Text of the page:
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Stocks turn higher on jump in energy demand

THE stock market extended a streak of erratic trading yesterday, rebounding from early losses and rising moderately after a drop in oil inventories lifted hopes for an economic recovery.

The day, which began with a sharp loss driven by a big drop in China's biggest stock market, followed a trading pattern seen in markets around the world this week. Stocks have alternately advanced and retreated as investors shuttle between worries about the economy's challenges, namely consumer spending and high unemployment, and nascent signs of healing.

While the surprising decline in crude inventories was a reassuring sign, there is still plenty of caution among investors. Although stocks recovered, Treasury prices held on to most of their gains. Government debt is a safe-haven investment in a struggling economy.

News from the Energy Department that the nation's oil inventory fell by more than 8 million barrels in the past week sent oil prices and then stocks higher, as investors bet that the drop in stockpiles is an indication that energy demand is rising and the economy is indeed improving.

Stocks' sharp turn shows just how sensitive investors are to the latest bits of news, hungry for any sign that the economy is indeed healing and that the more than 40 percent surge in stocks since March has been warranted.

Analysts say the financial markets are likely to bounce around in the near term as investors try to reconcile their hopes for an economic recovery with the reality that it might not come as fast or be as strong as many people expected.

"Volatility is creeping up," said Brian Nick, investment strategist at Barclays Wealth. "For a while we were seeing volatility steadily declining and maybe we thought we were completely out of the woods when we were not completely out of the woods."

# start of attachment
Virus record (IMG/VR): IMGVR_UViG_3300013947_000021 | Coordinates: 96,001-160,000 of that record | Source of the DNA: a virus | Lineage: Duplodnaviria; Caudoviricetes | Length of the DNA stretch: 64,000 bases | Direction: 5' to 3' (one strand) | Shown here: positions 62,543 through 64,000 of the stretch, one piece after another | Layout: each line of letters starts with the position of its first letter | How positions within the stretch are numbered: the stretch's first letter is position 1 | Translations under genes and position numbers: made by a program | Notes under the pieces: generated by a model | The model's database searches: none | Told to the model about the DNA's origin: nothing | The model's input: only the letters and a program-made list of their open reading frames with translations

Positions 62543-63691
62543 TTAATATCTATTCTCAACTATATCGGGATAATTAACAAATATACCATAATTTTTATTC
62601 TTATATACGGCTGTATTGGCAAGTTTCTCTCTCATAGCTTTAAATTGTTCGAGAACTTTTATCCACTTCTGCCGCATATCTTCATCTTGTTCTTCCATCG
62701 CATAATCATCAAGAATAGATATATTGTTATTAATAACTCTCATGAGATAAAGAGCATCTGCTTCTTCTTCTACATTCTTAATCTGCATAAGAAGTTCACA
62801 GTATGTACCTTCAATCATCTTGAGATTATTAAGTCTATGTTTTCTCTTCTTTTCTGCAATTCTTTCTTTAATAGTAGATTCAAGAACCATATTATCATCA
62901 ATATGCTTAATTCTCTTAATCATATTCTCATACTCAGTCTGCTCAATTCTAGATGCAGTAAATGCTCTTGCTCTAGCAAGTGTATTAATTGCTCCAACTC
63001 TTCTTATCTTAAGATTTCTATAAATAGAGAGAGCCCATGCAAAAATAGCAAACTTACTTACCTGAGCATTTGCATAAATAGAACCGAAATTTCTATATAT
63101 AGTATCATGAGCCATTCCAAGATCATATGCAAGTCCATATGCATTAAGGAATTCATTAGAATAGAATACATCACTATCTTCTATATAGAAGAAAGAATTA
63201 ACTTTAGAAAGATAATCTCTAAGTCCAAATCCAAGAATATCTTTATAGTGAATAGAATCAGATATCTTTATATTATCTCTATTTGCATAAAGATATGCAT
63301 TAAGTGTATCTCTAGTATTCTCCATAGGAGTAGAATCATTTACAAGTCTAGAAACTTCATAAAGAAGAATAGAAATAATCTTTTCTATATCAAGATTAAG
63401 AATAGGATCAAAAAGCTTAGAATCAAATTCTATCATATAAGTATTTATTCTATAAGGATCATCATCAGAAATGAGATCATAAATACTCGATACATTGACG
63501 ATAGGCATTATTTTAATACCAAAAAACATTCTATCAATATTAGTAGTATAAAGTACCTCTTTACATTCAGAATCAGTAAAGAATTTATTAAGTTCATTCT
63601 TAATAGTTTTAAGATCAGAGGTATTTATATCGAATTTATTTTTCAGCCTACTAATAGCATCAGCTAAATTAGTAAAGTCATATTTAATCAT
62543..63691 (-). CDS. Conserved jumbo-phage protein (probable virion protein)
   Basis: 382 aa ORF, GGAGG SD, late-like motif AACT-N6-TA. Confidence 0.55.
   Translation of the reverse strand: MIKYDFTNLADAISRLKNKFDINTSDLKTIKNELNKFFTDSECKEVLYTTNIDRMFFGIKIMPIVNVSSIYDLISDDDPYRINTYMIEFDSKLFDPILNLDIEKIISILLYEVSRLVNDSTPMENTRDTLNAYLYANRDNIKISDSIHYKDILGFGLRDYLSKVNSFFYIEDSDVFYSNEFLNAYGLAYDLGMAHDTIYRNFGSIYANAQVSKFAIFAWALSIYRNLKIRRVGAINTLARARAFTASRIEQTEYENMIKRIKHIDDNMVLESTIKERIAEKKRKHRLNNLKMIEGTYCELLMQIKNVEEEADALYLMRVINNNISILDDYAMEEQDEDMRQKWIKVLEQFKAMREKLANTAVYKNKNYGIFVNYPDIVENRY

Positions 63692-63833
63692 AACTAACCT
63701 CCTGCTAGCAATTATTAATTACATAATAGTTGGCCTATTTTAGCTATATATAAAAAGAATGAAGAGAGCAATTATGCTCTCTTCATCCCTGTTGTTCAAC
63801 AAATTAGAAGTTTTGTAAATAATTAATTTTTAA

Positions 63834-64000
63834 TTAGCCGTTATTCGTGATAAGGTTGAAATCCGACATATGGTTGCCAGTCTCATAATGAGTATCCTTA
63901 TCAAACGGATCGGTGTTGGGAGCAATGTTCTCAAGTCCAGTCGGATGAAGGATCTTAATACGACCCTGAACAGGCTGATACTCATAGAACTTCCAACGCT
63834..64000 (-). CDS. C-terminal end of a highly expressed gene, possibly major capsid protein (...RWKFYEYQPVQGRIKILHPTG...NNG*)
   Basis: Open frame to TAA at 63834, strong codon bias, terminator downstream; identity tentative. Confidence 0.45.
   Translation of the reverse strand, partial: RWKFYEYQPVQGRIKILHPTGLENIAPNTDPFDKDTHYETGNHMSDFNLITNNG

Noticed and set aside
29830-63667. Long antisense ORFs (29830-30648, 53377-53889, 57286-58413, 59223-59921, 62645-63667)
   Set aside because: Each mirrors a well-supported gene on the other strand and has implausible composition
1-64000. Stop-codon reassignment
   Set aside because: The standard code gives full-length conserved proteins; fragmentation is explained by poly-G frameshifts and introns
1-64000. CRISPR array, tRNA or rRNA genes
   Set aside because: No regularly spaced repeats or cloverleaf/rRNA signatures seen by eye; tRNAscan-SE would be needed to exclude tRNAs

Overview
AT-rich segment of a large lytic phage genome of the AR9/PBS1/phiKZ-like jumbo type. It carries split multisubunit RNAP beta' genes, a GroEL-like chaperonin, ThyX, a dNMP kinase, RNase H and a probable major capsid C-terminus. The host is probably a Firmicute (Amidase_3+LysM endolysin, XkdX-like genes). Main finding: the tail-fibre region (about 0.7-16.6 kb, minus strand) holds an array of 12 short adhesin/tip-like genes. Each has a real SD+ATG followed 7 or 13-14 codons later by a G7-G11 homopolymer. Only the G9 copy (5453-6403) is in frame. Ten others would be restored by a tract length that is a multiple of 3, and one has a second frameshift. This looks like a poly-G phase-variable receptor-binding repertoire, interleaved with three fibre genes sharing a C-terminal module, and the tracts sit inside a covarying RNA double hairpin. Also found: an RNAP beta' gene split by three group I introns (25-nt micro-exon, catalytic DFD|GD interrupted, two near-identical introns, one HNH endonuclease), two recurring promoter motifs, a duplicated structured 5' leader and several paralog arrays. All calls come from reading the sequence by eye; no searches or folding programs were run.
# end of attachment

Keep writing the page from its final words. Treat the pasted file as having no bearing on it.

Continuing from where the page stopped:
The Dow Jones industrials rose 61.22, or 0.7 percent, to 9,279.16. The Standard & Poor's 500 index rose 6.79, or 0.7 percent, to 996.46, while the Nasdaq composite index rose 13.32, or 0.7 percent, to 1,969.24.

About three stocks rose for every two that fell on the New York Stock Exchange, where volume came to a light 988.3 million shares.

The Russell 2000 index of smaller companies rose 5.22, or 0.9 percent, to 561.65.

The yield on the benchmark 10-year Treasury note, which moves opposite its price, fell to 3.46 percent from 3.52 percent late Tuesday. It was trading at about 3.44 percent before the oil report.

Analysts said Wall Street's gains yesterday were likely magnified by short-covering, in which investors have to buy stock after having earlier sold borrowed shares in a bet they would fall. That rush to cover ill-timed bets can quicken the market's climb.

At the same time, money managers and investors are still afraid of missing out on a rally that began last March and has continued despite period setbacks.

"I think people would like to buy (stocks) lower, but as the market creeps higher, people are kind of forced to buy," said Nick Kalivas, vice president of financial research at MF Global. "The action today especially has been much stronger than I would hope and it is making me nervous about my bearish view."

Still, the advance in bond prices is one sign that investors don't feel secure about the economy.

"There's this pushing and pulling type of action because people aren't so convinced that the consumer is going to come out and induce some spending because obviously employment remains weak," said Robert Pavlik, chief market strategist at Banyan Partners.
In earnings news, BJ's Wholesale Club Inc. said its second-quarter profit dipped 4 percent and sales declined because of falling gasoline prices. Still, the warehouse club's results beat analysts' estimates and it raised its full-year profit outlook. It rose 67 cents, or 2.1 percent, to US$31.99.

Deere & Co., the world's largest maker of farm equipment, reported a 27 percent drop in its fiscal third-quarter profit, but also did better than Wall Street expected. Deere tumbled US$1.31, or 2.9 percent, to US$43.78.

Hewlett Packard Co. slipped 13 cents to US$43.83 after the company said late Tuesday its profit fell 19 percent in the latest quarter on weak sales. However, the computer company provided an outlook for the fiscal fourth quarter that was better than expected.

Merck & Co. rallied after a federal judge ruled in favor of the drugmaker in a patent fight with an Israeli company that wants to sell a generic version of its top-selling asthma drug. Shares rose 77 cents, or 2.5 percent, to US$31.48.

Among energy stocks, Murphy Oil Corp. jumped US$1.73, or 3.1 percent, to US$58.05, while Exxon Mobil Corp. rose 2.3 percent, adding US$1.51 to US$68.


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